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Viewpoint: It will take more than a vaccine to restore America’s spirit

By Danae Columbus, opinion columnist

Amid an Epiphany Day marred by an unanticipated insurrection at the U.S. Capitol and the state’s highest COVID rates, 87-year-old Isiah Steele received his long-awaited COVID-19 vaccination at New Orleans East Hospital. “I am so blessed to have gotten this vaccine,” said Steele, before lighting a candle at the Shrine of St. Jude. “I will sleep a little easier tonight.”

Steele has been locked down in his family home since mid-March, where he has fretted about his grandson, a senior soon to graduate from LSU, and his caregiver daughter, who goes to work almost every day despite the pandemic.  “While I worry about their health and safety, I am mourning the loss of a year of my life at a time when I don’t have too many years left,” he said. 

A chronic voter, Steele is also troubled by how ugly and divisive politics have become. “I pray that our elected leaders will seek consensus, get the virus under control and everybody back working again. We must rebuild America’s economy and our democracy,” Steele said.

Yesterday’s melee in Washington was a clear indication the many Americans are unhappy with our country’s politics and their COVID-restricted lives. Yet this year will bring many political changes at every level of government. 

Julia Letlow is being encouraged to seek the congressional seat recently won by her late husband Luke, who was to be sworn in just days before he died of COVID-19. Being a member of Congress and a mother of small children would not be easy. It was how Lindy Boggs got her start.

Several strong candidates are already campaigning to replace U.S. Rep. Cedric Richmond in an election that will be held this spring. A new poll is in the field this week about the race. 

Politically connected lawyers are queuing up for the chance to become the next U.S. attorney for the Eastern District of Louisiana. Members of the judiciary are gleefully anticipating future federal openings.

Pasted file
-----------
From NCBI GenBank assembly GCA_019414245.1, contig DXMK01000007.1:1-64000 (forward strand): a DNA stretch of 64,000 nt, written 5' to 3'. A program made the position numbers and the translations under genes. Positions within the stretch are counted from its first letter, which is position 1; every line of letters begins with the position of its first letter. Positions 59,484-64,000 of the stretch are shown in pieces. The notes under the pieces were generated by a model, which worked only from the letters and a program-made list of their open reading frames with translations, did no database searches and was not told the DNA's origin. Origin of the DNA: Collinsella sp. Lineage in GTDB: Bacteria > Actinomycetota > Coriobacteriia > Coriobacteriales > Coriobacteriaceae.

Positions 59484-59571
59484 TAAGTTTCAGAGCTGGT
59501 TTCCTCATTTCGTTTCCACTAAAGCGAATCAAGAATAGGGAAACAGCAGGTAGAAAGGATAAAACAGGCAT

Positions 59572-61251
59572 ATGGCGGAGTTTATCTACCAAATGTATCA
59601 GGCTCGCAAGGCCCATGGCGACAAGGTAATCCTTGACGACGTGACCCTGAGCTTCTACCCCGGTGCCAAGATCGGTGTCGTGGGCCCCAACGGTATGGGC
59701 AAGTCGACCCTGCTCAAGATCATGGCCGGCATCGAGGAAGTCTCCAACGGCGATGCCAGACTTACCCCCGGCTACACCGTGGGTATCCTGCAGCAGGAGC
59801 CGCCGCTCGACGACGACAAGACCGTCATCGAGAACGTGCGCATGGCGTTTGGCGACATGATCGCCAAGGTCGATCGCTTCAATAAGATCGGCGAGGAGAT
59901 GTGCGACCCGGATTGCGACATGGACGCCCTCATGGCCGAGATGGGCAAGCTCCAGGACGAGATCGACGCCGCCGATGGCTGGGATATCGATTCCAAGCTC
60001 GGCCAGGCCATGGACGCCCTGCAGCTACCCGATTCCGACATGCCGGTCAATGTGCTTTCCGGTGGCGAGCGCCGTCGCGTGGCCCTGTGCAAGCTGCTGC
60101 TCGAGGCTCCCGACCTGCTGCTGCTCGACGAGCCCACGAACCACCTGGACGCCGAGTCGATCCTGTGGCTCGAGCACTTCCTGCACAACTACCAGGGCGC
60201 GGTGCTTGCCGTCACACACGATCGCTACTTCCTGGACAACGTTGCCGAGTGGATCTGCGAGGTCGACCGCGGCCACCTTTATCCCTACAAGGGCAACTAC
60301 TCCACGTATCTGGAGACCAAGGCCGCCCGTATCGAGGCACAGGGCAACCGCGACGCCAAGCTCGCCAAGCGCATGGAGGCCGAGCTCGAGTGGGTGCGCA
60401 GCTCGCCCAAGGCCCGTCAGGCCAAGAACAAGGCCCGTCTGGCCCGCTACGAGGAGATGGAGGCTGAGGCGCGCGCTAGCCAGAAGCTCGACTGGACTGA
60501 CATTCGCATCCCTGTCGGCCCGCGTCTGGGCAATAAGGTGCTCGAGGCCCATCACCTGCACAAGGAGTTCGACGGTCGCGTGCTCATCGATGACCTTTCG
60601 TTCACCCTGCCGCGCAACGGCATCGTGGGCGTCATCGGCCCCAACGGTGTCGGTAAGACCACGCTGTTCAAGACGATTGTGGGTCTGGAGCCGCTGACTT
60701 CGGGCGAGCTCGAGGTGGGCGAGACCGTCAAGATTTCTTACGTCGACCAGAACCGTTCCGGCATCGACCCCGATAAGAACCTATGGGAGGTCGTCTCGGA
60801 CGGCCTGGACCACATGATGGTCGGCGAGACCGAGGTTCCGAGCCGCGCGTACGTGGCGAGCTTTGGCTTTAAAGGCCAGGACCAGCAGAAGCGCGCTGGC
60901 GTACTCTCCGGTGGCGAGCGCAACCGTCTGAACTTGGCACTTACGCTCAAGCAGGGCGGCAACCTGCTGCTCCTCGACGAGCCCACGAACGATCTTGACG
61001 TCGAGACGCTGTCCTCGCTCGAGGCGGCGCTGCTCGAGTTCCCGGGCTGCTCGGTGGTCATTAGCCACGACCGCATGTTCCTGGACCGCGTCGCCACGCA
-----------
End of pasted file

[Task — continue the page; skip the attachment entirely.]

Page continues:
A number of newly elected judges took the bench this week. One of them, Civil District Court’s Jennifer Medley, has scheduled a virtual fundraiser for Jan. 12. District Attorney-elect Jason Rogers Williams will take the oath of office Jan. 11 in front of only 100 invited guests but with an online audience that could number in the thousands.  The City Council will have 30 days to select someone to fill Williams’ seat until next fall’s municipal elections. 

Mayor LaToya Cantrell is already spreading the message about her re-election suggesting she is a leader who is “tested and ready.” Though many voters have been urging Councilwoman Helena Moreno to run for Congress or mayor, at this time she is expected to seek re-election. 

Rumors are already circulating about possible candidates for other seats on the City Council.  State Rep. Jason Hughes is said to be eyeing the Council District E seat; state Rep. Matt Willard could run for District D; Orleans Parish Democratic Executive Committee Chairwoman Lisa Diggs and lawyer Freddie King III are considering the District C race.    

Former state Sen. J.P. Morrell is expected to run for Williams’ at-large seat. Morrell recently mailed a New Year’s message to voters teasing the upcoming race. Other potential at-large candidates include City Council members Kristin Palmer and Jared Brossett and state Rep. Royce Duplessis, who would be supported by DA-elect Jason Williams. 

The boundaries of all of Louisiana’s House and Senate districts may change this year when the Republican-controlled Louisiana Legislature takes up redistricting. 

COVID-19 will continue to have an extraordinary grip on our politics this year and the ability of government at all levels to fund vital services. Hopefully, the new vaccine will help normalize life and start the economy moving once again.  Only when jobs are plentiful and the country is at ease can we begin to restore America’s spirit.  

Danae Columbus
Danae Columbus, opinion columnist

Danae Columbus, who has had a 30-year career in politics and public relations, offers her opinions on Thursdays. Her career includes stints at City Hall, the Dock Board and the Orleans Parish School Board and former clients such as District Attorney Leon Cannizzaro, City Councilman Jared Brossett, City Councilwoman at-large Helena Moreno, Foster Campbell, former Lt. Gov. Jay Dardenne, former Sheriff Charles Foti and former City Councilwomen Stacy Head and Cynthia Hedge-Morrell. She is a member of the Democratic Parish Executive Committee. Columbus can be reached at swampednola@gmail.com.

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